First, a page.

The Securities and Exchange Commission (SEC) is planning to make several significant tweaks in the existing cryptocurrency regulations in Thailand, in an attempt to keep up with a rapid pace of developments surrounding the field and facilitate the growth of digital assets in the space.
As China digs deeper into blockchain and studies it uses across a myriad of thriving industries in the region; other Asian countries are bracing themselves and making plans to further their own digital assets industry with tweaks and revisions to existing laws.
Cryptocurrency regulations in Thailand likely to be subjected to alterations
According to the local news media outlet on Sunday, the regulators are examining whether the existing royal decree leaves any stumbling blocks or ambiguity due to which investors could fall prey to scams and malpractices.
Ruenvadee Suwanmongkol, secretary-general of the SEC, confirmed the news stating that the regulators are doing their best to adapt to the fast-changing pace of digital assets market needs and making sure that the laws are in line with current and future market environment. We are in the process of removing any likely hurdles and closing loopholes, she furthered.
Addressing the shortcomings
To offer a background, the royal decree came into force in May last year. It classified the secondary business intermediaries into four categories – initial coin offering portals, digital assets exchanges, brokerage firms, and dealers. It comprises cryptocurrencies, digital tokens, or any other form of the electronic data unit, as classified by the SEC, and necessitates applying for requisite licenses from the Finance Ministry when dealing with these assets. Moreover, the SEC oversees the approvals of ICO portals.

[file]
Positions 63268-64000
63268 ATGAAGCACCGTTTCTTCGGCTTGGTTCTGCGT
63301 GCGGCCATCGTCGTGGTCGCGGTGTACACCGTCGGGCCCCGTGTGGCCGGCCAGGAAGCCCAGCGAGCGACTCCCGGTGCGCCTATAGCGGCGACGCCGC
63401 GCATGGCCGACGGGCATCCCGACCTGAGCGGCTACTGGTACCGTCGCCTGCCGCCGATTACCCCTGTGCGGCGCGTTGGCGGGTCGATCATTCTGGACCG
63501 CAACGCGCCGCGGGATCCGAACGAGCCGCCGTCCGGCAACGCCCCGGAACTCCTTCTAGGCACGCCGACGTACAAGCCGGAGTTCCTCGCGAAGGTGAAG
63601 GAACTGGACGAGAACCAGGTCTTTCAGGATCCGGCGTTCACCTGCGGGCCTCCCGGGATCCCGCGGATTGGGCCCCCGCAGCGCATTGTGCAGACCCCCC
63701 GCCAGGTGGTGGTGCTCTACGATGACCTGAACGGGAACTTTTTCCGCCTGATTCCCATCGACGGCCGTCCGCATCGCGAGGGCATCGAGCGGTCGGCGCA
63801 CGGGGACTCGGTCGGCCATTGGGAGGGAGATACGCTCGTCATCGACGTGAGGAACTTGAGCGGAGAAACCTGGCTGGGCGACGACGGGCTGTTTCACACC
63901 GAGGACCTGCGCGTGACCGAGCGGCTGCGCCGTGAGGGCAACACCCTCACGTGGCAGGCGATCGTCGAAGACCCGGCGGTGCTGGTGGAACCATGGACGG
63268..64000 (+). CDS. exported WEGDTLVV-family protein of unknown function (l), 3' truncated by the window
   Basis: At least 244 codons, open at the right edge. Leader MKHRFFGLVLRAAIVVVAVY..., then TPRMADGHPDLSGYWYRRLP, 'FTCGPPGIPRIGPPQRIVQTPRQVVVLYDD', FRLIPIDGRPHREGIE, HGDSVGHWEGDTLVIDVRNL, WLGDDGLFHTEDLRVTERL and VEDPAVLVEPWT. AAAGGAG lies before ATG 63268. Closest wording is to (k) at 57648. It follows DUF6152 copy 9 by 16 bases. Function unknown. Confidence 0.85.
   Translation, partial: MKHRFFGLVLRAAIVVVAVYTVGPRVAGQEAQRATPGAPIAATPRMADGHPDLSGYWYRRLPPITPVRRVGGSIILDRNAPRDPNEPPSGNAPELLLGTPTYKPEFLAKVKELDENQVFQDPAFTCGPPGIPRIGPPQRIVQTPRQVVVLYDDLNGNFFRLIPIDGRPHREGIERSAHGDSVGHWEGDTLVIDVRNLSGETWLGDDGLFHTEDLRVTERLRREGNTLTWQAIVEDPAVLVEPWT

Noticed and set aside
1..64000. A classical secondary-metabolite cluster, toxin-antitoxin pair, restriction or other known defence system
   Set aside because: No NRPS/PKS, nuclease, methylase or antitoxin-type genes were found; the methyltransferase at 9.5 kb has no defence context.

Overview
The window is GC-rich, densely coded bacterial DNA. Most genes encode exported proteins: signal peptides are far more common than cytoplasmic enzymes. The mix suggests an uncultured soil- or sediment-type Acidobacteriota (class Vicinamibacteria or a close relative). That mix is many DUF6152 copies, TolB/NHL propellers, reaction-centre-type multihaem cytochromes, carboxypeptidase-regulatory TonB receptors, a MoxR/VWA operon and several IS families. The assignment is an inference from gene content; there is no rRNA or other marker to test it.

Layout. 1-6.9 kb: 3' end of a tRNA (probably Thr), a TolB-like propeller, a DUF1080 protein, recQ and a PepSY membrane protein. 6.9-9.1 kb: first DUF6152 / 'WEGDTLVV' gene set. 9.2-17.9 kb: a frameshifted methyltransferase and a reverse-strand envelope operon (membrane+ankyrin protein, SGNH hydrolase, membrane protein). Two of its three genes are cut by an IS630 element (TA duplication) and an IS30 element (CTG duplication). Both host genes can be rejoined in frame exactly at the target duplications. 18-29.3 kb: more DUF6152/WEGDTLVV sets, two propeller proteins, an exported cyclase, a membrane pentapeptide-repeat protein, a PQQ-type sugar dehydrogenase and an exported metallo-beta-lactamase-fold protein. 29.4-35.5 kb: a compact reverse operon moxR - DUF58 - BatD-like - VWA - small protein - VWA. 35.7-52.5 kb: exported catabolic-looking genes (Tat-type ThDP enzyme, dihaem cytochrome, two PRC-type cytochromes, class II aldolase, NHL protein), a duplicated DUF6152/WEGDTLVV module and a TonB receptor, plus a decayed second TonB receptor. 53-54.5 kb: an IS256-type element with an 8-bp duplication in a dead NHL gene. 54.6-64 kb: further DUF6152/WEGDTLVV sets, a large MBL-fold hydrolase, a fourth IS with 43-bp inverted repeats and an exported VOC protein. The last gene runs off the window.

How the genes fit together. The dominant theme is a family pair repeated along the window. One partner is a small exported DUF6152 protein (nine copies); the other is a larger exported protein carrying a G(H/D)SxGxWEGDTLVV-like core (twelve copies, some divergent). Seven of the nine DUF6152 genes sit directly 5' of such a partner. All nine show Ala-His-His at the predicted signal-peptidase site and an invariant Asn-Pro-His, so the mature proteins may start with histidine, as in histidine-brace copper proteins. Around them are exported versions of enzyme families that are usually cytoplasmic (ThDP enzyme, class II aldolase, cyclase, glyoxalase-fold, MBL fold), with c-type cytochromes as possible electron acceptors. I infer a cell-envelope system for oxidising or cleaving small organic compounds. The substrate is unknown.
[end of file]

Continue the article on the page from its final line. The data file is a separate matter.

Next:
The royal decree also penalizes unapproved digital token issuers and solicitors of illegitimate cryptocurrency investments with fines up to five hundred thousand baht (THB 500,000) or two times the value of the digital transaction.
Suwanmongkol declared that while many firms have shown a keen interest in issuing digital tokens; however, the three ICO portal companies approved by the SEC have not commenced their operations yet. Besides, the five firms that have been authorized with the digital asset exchange licenses, which include names such as Bitcoin Co that called it quits in August and Huobi Thailand Co Ltd that is yet to start its services, are clearly struggling to take off.
Thus the legislation is pulling out all stops to identify the potential obstacles and offer enough clarity to facilitate legit use of digital assets. It aims to protect investors from the risk of cryptocurrency scams and frauds that continue to spot inadequacies in the present framework and exploit it to deceive people.
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